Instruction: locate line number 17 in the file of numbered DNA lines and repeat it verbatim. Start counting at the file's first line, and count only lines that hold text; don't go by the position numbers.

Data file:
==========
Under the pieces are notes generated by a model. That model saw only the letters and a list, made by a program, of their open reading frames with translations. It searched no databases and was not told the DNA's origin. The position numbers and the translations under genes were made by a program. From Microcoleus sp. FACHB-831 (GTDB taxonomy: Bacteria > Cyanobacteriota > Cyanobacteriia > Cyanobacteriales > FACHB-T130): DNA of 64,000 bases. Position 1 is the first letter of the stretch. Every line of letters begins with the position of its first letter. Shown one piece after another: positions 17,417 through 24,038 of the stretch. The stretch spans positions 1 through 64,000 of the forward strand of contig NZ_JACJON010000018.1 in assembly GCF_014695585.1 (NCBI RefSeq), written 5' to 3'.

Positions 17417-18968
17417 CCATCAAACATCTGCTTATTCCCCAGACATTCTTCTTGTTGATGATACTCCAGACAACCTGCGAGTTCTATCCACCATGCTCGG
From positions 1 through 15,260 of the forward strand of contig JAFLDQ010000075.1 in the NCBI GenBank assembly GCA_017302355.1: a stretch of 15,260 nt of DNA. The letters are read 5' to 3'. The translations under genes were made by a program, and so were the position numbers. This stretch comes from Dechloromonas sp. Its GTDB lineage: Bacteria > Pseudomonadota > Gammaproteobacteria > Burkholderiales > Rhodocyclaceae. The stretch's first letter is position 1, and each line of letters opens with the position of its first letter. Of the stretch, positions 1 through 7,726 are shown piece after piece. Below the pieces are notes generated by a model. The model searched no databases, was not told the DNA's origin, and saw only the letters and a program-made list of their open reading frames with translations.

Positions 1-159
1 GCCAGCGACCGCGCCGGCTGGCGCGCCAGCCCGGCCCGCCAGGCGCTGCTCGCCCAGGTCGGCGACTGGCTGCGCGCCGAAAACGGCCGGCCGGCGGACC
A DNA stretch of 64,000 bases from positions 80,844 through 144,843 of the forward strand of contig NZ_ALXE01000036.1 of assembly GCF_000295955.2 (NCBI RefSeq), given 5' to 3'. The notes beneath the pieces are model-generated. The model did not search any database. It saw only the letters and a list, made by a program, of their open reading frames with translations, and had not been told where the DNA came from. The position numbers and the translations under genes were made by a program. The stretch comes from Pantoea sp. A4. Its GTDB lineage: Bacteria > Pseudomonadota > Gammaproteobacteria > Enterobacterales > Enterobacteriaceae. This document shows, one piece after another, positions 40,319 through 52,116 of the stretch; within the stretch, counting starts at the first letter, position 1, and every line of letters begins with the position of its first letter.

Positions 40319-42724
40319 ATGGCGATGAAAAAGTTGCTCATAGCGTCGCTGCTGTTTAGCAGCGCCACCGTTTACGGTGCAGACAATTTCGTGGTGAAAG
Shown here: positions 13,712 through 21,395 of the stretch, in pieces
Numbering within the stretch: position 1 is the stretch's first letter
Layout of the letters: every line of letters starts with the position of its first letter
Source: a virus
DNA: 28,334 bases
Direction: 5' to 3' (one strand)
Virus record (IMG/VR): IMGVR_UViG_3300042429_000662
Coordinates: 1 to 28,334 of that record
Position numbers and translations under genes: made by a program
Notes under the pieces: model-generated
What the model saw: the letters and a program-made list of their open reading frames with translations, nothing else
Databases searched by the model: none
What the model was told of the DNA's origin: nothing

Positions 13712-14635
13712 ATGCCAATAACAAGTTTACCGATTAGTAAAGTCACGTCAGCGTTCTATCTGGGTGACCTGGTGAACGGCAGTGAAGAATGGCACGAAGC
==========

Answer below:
Coordinates: 1 to 28,334 of that record